Population genetics and SNP analysis

To extract alignment sites at which data clustered similarly to phylogeny, we used the Adjusted Rand Index to measure the clustering between phylogenetic groupings and alignment sites, extracting those with a score above zero. This was performed using custom R scripts. Population genetics indices and statistics were produced using an alignment of MCMV sequences without ambiguity codes (i.e. 0% threshold) in DnaSP v5, as DnaSP v5 does not accept ambiguity codes54. Significance for test statistics was assessed by a permutation test with 1000 replications. To extract alignment sites with data clustering similarly to phylogeny, we used the Adjusted Rand Index to compare the phylogenetic groupings with alignment sites, extracting those with a score above zero.

Additional information

Publisher's note: Springer Nature remains neutral with regard to jurisdictional claims in published maps and institutional affiliations.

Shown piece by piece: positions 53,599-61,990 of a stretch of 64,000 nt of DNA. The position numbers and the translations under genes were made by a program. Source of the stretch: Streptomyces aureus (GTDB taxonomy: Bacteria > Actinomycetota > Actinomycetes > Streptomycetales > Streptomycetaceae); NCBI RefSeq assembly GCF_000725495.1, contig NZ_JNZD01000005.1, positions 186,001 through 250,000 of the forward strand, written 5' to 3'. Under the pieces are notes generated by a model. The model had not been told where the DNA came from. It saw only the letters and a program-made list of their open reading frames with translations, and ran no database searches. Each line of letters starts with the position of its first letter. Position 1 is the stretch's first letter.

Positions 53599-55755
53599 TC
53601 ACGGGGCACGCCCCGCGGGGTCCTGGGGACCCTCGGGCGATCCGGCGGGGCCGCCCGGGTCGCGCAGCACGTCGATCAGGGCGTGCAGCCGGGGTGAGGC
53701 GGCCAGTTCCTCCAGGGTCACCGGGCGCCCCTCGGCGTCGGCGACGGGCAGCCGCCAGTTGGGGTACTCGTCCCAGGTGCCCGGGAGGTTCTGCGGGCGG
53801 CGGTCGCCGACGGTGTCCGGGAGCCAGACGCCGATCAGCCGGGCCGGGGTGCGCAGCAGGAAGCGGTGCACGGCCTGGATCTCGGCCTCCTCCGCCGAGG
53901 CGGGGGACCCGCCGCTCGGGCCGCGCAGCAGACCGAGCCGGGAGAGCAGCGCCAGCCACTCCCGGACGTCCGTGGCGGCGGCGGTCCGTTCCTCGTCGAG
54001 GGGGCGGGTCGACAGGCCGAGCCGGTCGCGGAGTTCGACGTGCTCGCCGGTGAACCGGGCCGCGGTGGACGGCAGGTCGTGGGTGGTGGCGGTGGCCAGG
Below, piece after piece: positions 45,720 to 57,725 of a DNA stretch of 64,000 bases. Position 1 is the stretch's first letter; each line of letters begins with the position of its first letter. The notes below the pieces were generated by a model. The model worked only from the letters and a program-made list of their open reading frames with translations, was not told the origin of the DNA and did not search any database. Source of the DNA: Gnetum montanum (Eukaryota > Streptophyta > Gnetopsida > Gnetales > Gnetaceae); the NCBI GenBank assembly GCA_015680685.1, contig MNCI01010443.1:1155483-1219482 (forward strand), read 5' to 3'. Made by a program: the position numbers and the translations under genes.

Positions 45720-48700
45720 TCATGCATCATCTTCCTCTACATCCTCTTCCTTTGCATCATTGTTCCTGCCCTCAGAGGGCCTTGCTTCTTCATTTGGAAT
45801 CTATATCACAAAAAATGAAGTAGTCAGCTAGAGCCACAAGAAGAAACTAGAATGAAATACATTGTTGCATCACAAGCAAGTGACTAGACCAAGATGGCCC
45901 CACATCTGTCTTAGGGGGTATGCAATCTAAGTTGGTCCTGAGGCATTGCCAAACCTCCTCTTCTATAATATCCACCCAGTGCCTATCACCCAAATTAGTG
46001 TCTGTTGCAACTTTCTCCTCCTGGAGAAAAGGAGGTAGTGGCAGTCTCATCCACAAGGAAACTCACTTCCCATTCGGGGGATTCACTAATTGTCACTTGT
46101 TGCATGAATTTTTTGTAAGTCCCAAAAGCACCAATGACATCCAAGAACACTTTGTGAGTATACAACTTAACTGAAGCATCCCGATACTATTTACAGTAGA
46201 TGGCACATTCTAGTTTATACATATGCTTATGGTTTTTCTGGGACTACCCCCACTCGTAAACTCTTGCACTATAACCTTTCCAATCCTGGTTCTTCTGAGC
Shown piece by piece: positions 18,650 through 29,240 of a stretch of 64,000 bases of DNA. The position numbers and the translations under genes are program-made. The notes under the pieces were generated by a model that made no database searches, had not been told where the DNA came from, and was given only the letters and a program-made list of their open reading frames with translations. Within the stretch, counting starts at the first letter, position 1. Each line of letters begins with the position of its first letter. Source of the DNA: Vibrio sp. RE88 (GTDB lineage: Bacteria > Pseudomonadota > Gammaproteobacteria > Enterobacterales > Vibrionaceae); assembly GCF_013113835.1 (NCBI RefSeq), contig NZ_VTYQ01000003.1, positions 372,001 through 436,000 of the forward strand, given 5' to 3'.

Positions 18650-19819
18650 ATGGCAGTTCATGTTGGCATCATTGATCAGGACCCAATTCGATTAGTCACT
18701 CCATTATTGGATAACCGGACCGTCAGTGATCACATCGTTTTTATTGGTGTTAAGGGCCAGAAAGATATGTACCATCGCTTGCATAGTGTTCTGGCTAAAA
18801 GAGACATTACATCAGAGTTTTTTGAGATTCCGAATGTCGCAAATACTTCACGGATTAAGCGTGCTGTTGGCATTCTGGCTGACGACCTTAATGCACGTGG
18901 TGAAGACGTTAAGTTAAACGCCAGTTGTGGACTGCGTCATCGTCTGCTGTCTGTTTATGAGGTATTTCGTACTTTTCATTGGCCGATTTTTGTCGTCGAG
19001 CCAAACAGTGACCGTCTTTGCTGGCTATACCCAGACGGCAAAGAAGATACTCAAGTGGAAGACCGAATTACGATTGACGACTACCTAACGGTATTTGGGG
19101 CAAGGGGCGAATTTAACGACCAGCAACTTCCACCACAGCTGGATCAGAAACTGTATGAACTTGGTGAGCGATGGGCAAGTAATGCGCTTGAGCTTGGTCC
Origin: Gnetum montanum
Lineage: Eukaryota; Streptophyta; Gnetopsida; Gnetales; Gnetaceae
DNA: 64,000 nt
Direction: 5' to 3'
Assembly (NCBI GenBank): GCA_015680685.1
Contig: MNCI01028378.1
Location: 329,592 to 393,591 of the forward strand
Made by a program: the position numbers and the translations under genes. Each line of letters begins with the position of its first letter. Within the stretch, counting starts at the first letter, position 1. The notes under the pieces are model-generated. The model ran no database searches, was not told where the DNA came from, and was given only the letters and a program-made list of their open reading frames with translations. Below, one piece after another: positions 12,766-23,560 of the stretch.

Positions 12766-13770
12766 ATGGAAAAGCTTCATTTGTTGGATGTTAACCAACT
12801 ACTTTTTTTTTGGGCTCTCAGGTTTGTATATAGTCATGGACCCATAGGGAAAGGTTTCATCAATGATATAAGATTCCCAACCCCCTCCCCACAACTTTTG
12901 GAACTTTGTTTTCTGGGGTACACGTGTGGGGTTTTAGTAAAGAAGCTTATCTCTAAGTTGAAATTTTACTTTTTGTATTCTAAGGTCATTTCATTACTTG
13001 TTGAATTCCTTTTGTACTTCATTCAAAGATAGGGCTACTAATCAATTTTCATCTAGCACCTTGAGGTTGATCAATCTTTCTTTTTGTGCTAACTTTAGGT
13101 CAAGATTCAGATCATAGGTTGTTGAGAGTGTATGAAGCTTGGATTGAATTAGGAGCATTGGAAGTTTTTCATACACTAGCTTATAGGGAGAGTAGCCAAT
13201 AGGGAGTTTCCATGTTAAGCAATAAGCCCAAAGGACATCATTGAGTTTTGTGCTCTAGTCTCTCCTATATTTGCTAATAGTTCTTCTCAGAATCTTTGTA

References

  1. 1.

    Castillo, J. & Hebert, T. Nueva enfermedad virosa afectando al maiz en el peru. Fitopatologia 9, 79–84 (1974).

  2. 2.

    Teyssandier, S. F. N. E. E. & Bo., E. Maize virus diseases in Argentina. In Proceedings International Maize Virus Disease Colloquium and Workshop, 87–92 (1983).

  3. 3.

    Uyemoto, J. K. Biology and control of maize chlorotic mottle virus. Plant disease 67, 7–10 (1983).

  4. 4.

    Xie, L. et al. Characterization of Maize Chlorotic Mottle Virus Associated with Maize Lethal Necrosis Disease in China. Journal of Phytopathology 159, 191–193, https://doi.org/10.1111/j.1439-0434.2010.01745.x (2011).

  5. 5.

    Adams, I. P. et al. Use of next-generation sequencing for the identification and characterization of Maize chlorotic mottle virus and Sugarcane mosaic virus causing maize lethal necrosis in Kenya. Plant Pathology 62, 741–749, https://doi.org/10.1111/j.1365-3059.2012.02690.x (2013).